KFC staff face taxis’ wrath in disabled girl row

Children love the day out with Capital cabbies. Picture: Cate Gillon

Children love the day out with Capital cabbies. Picture: Cate Gillon

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THE seven-year-old at the centre of a KFC discrimination row is to be guest of honour at an annual fun day arranged by the Capital’s taxi trade.

Organisers of the Edinburgh Taxi Trade Kiddies’ Outing have asked Brooke Kirkness to join them on their ride for disabled and sick children after reading about her plight in the Evening News.

They acted after hearing how Brooke had been asked to leave the Meadowbank outlet of the chicken giant because she was “making too much noise” – despite the fact she suffers from a debilitating condition which means she struggles to communicate.

And, to show their solidarity with Brooke and her family, kind-hearted cabbies have vowed to honk their horns as they pass the Meadowbank branch of the fast-food joint on route to Yellowcraigs in East Lothian for a picnic, games and all-you-can-eat ice-cream at Lucas.

Committee secretary Keith Bell said it will be great to show her that there is “a nice side to Edinburgh as well”.

He said: “We would love for Brooke and her family to come on the day and make as much noise as she wants, to eat as much ice-cream as she likes and have a day where she can really just be herself around other people who are aware of the difficulties and intricacies of having children with special needs.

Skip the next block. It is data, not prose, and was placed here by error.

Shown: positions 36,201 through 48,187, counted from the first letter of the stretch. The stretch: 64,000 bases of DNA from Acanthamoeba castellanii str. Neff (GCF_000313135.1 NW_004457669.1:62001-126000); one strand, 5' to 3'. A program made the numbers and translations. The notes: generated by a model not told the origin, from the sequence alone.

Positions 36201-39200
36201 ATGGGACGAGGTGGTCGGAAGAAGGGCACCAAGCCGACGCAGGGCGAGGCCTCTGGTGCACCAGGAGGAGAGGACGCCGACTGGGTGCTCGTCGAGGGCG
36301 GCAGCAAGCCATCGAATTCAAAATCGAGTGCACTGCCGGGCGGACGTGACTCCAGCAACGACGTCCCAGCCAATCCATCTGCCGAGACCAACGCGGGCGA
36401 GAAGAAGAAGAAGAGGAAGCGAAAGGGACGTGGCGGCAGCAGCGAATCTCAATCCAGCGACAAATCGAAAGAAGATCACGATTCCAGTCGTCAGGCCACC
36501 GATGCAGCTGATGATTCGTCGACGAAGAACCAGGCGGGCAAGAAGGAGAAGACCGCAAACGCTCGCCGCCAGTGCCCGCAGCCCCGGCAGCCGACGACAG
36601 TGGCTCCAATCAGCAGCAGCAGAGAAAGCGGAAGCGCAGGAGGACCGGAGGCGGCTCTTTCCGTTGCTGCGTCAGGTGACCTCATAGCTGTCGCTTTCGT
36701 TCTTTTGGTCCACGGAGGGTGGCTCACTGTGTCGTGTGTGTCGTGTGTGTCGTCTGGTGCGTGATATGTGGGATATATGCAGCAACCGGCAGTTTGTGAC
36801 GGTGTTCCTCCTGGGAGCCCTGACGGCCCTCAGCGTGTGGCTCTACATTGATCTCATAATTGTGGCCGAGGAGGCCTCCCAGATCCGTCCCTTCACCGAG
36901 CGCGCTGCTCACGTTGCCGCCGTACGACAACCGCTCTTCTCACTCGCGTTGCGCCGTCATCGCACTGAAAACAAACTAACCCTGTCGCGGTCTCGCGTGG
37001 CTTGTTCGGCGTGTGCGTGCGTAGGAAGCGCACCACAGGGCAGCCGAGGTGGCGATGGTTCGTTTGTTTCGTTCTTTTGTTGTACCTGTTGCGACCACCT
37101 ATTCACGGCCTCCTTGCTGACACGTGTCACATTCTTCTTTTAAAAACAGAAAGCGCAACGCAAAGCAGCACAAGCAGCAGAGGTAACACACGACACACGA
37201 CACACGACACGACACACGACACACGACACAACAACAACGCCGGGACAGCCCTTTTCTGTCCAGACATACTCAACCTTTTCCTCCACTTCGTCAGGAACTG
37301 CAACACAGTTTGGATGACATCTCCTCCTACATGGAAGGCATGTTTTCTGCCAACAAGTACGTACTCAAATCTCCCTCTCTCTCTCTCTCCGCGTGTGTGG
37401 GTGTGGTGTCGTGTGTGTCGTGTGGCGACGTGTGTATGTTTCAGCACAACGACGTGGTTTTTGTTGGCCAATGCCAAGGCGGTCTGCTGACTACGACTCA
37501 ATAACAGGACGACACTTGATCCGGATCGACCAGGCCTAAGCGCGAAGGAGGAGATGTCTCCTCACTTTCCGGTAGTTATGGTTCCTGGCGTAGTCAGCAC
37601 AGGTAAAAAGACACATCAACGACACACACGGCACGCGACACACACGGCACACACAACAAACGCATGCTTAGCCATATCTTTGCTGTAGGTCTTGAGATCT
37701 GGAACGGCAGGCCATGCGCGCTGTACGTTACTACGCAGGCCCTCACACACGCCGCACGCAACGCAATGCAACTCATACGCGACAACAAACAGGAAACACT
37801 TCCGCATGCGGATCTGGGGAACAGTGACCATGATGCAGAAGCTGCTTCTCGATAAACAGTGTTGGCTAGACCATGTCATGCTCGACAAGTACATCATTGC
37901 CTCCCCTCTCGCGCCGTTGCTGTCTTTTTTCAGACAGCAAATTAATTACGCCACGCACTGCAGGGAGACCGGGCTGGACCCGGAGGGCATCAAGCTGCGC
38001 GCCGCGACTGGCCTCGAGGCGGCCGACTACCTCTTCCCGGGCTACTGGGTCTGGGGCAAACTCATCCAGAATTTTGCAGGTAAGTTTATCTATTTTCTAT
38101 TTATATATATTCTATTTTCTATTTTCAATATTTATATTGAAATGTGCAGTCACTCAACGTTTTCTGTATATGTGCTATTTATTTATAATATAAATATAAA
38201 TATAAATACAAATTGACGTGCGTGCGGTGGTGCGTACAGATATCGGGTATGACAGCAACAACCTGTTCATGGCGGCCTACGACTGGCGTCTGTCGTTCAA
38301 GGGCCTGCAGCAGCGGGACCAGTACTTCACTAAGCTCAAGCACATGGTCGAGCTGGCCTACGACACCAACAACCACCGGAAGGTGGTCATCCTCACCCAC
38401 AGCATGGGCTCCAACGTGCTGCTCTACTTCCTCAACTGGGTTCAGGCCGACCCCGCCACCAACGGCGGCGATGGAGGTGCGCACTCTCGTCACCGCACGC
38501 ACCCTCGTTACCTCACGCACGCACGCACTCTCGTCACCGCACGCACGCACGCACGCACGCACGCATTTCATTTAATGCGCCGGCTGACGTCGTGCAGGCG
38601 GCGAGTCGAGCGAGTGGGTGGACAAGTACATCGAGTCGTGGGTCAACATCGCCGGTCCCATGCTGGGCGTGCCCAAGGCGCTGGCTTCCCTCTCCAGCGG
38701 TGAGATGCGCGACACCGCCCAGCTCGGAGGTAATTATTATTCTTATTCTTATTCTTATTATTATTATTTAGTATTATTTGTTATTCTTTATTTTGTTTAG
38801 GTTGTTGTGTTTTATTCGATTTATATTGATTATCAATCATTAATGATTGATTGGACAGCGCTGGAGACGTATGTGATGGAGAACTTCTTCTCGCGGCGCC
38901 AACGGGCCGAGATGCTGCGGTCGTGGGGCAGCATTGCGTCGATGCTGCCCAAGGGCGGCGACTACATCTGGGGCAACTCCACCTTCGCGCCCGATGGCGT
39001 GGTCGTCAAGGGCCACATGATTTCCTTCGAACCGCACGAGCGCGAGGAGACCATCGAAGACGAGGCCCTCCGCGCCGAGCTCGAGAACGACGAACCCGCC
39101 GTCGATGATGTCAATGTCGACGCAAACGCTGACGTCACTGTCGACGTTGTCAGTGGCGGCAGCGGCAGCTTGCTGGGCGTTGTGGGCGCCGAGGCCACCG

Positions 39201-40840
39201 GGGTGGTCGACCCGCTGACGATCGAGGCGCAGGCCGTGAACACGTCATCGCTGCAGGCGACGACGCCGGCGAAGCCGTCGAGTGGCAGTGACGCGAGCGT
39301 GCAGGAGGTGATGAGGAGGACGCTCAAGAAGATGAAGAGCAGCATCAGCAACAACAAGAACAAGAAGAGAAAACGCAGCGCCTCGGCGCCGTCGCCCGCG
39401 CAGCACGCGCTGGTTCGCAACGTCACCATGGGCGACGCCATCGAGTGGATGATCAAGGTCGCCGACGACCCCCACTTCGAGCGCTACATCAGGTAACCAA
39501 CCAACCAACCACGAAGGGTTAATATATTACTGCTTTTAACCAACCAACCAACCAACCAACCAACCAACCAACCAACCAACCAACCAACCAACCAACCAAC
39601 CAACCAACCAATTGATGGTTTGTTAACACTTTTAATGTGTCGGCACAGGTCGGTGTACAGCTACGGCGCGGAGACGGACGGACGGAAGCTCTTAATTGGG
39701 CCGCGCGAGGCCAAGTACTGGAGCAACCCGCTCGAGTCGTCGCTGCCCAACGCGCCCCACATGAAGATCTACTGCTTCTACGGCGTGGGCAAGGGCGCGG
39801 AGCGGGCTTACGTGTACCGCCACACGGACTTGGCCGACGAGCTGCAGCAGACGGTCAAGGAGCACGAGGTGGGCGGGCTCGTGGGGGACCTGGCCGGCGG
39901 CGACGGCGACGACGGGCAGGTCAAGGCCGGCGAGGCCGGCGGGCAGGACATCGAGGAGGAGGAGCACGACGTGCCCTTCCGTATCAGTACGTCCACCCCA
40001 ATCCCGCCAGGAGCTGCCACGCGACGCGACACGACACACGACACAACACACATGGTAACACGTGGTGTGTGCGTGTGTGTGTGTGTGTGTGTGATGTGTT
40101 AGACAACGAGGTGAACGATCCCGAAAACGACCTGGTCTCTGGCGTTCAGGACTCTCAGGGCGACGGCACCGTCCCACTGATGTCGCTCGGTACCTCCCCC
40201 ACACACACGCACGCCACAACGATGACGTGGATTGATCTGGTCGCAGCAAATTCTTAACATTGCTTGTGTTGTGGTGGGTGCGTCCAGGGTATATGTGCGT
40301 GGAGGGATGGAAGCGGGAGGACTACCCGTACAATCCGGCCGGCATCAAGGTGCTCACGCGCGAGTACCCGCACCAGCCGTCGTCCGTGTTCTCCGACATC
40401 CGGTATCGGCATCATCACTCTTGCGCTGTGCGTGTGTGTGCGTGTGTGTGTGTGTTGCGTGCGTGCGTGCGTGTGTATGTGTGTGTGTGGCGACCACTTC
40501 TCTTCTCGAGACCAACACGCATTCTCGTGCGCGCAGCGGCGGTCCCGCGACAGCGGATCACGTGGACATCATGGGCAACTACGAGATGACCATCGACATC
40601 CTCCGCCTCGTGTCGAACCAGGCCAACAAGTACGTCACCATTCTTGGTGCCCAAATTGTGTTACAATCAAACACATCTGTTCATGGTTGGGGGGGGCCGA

“Ironically we pass right next to the front door of the KFC in question so hopefully they won’t be complaining about the noise we make.

“We’ll probably toot the horn and give them a special wave as we go past.

“It’s a fabulous day and nice for the parents and kids to have fun in an environment where they can be what they are without people judging them.”

The Evening News revealed yesterday how Brooke, who suffers from Rett Syndrome, was having her favourite meal of popcorn chicken at the restaurant when her family were asked to leave by staff who said there had been complaints from customers.

KFC has since apologised for upsetting Brooke and her family and said staff were unaware of her disability. The rare neurological condition means Brooke, from Penicuik, cannot talk and can only communicate through shouting. She cannot feed herself and has problems with the use of her hands.

She was diagnosed two years to the day after hero dad David Kirkness, 24, was killed by a suicide bomber in Afghanistan while on tour with the 3 Rifles in 2009.

The charity trip on June 10 is run by volunteers and has close links with the TA. Hundreds of people have left messages of support on social media following our story.

Mum Steph Ellis, 24, who returned from holiday yesterday, said it was helping her overcome this “backwards step”.

She said: “This has set me back a bit as it took me ages to get over people staring and making comments when I took Brooke to the shop. I still won’t take her on my own for that reason.

“There’s been lots of nice comments but there’s been the odd ridiculous one too. Brooke will love to go on this fun day, she loves to go outside and it’ll be great to be at an event where she’s not judged.”

A spokesperson for KFC said: “We can only apologise for the upset this experience has caused Brooke and her family, however after investigating in store and studying CCTV we believe this to be an unfortunate misunderstanding. The manager did speak with the family, but apologised as soon as it was explained to her that Brooke had a disability and left them to finish their meal, and the family left the restaurant on their own accord, fifteen minutes later.

“We pride ourselves on welcoming everybody into our restaurants, and we wouldn’t want anybody to think that this wasn’t the case. We have been in touch with Brooke’s mother and grandfather to apologise for the misunderstanding or if we made them feel uncomfortable in any way, and have invited them back to the store for a meal on the house, as well as offering to make a donation to Rett UK in their name.”